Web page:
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Comparing results from several polls, Ms. Mahar identifies this apparent discrepancy as resulting from Americans’ satisfaction with their own current health care coverage, but insecurity about how long they’ll be able to maintain it. With premiums rising, coverage contingent on sometimes precarious employment and, if I can add to Ms. Mahar’s list, politicians constantly claiming the system is broken beyond repair, widespread insecurity is not surprising.
At the same time, there are plenty of polls showing that people don’t have a lot of confidence in how Washington runs things, either. This creates an interesting quandary for presidential candidates. Most voters feel the system needs substantive changes, yet they don’t trust the government to make things better.
It’s no surprise then, that none of the major Democratic presidential candidates have called for a government-run single payer system. Instead they call for plans that expand the size and scope of public programs to varying degrees, but preserves the private system. There are differences between the plans: Senator Barack Obama focuses on affordability, Senator Hillary Clinton, former-Senator John Edwards and Governor Bill Richardson place more emphasis on universal coverage, with Governor Richardson distinguishing himself by avoiding the creation of any new bureaucracies.
What’s significant, however, is that the second most oft used phrase by the candidates is that “no one will have to give up their current insurance if they don’t want to.” (Still holding strong in first place is “The system is broken.”) The Democratic candidates, consequently, get to have it both ways, to a degree. They get to say they’re going to fix the current system with new regulations and public programs, but they’re going to preserve private sector involvement. This may play well in the general election, but it’s not likely to excite many of the more strident constituents of the Democratic party who will accept nothing less than a single-payer system (cue the California Nurses Association).
Republican candidates face a different challenge. They have an aversion to new taxes (or cutting back on existing tax cuts). And they don’t like turning private sector services over to the government. So they focus more on affordability with few, if any, new public programs. This addresses the “my coverage is fine” dynamic the polls identified, but it doesn’t face up to the demand for change. The result is the inverse of the Democrats’ dillema: the Republican candidates’ positions will get them through the primary season all right, but it’s going to look weak after the conventions.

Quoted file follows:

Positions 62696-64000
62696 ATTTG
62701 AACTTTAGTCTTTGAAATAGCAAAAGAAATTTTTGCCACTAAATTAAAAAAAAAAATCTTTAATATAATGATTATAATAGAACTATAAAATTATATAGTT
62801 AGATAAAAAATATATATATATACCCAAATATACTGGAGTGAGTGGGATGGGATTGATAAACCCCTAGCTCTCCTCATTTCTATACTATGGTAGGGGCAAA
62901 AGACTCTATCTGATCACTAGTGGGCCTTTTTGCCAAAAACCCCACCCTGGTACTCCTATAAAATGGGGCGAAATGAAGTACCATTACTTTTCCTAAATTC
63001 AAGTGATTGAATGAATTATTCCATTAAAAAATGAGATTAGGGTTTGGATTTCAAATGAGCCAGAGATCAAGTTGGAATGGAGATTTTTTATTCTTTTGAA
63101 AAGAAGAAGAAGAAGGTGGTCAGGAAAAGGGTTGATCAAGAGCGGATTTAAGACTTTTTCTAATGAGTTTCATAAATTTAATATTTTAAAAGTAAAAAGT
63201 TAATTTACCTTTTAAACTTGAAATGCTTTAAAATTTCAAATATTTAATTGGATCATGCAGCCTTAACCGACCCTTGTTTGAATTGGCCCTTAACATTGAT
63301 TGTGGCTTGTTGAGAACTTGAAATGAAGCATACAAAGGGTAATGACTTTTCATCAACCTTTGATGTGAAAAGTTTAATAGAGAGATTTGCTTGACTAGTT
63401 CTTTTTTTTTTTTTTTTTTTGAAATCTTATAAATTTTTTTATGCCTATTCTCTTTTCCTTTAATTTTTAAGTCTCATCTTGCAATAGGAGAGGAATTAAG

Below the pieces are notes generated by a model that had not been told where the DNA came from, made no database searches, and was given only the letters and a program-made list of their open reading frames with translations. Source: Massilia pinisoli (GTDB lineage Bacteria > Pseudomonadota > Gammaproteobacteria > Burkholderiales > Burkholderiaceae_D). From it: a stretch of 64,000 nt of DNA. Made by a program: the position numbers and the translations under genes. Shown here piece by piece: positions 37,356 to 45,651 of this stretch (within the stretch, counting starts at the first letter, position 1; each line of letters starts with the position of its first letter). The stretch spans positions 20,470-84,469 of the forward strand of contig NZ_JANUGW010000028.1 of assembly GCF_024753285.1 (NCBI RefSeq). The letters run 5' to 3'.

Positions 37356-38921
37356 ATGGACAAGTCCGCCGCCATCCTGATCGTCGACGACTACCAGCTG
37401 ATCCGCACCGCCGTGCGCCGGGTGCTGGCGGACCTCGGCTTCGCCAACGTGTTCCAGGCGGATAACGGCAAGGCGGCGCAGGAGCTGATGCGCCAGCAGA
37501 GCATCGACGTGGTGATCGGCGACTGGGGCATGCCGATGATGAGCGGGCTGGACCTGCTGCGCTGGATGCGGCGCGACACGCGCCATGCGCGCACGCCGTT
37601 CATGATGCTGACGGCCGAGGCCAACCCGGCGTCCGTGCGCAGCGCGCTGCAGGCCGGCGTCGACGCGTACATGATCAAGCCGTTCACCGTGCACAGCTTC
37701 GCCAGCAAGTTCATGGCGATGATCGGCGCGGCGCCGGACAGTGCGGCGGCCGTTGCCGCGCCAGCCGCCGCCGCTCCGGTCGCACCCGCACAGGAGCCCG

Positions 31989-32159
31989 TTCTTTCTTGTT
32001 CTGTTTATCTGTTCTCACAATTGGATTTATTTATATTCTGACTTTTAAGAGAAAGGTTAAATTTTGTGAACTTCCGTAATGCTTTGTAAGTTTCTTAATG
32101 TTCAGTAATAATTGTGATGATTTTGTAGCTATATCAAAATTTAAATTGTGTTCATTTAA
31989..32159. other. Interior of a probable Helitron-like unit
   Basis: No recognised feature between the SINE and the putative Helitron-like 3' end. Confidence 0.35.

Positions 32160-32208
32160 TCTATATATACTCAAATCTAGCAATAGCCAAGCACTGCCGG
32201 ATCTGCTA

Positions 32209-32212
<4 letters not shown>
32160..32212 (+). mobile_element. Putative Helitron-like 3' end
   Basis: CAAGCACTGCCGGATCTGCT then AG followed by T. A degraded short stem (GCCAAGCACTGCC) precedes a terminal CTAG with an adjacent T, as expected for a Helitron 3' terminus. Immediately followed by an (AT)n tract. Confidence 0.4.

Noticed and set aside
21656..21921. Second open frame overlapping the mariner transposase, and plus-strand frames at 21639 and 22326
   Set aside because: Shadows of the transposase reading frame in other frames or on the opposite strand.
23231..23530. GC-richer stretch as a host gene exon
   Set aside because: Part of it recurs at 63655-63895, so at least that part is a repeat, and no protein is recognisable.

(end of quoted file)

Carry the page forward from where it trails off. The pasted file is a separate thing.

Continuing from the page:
As the Kaiser Family Foundation surveys and other polls have shown, health care is one of the most important issues voters expect presidential candidates to address. And as Ms. Mahar points out, the polls also indicate a nuanced understanding of the issue by voters. Since the candidate’s messages must be equally nuanced, their positions tend to clump together, with obvious differences between the parties. Consequently, the specifics of the candidates’ health care proposals are not likely to be decisive in garnering support, at least not early in the primary season. What will be more important than specifics is how their proposals reinforce their core messages.
Senator Edwards, for instance, needs to show that his plan will help the poor and middle class. Which is why he emphasizes universal coverage. Senator Clinton’s program needs to underscore her claim of competency and experience, which she does by highlighting the differences between this plan and the one she pushed in her husband’s administration. Senator Obama represents a break with the past, which means his opponents do him a favor by attacking his plan. And Governor Richardson brings to the campaign broad government experience at the state and federal level. His plan underscores this by redeploying and expanding existing public programs, not creating new ones.
The importance of the health care reform issue, and of the candidates plans, will change over time. For now, however, they are mirrors of the candidates’ themes. Which, given the seeming contradictions in the polls, is no doubt the wisest political strategy.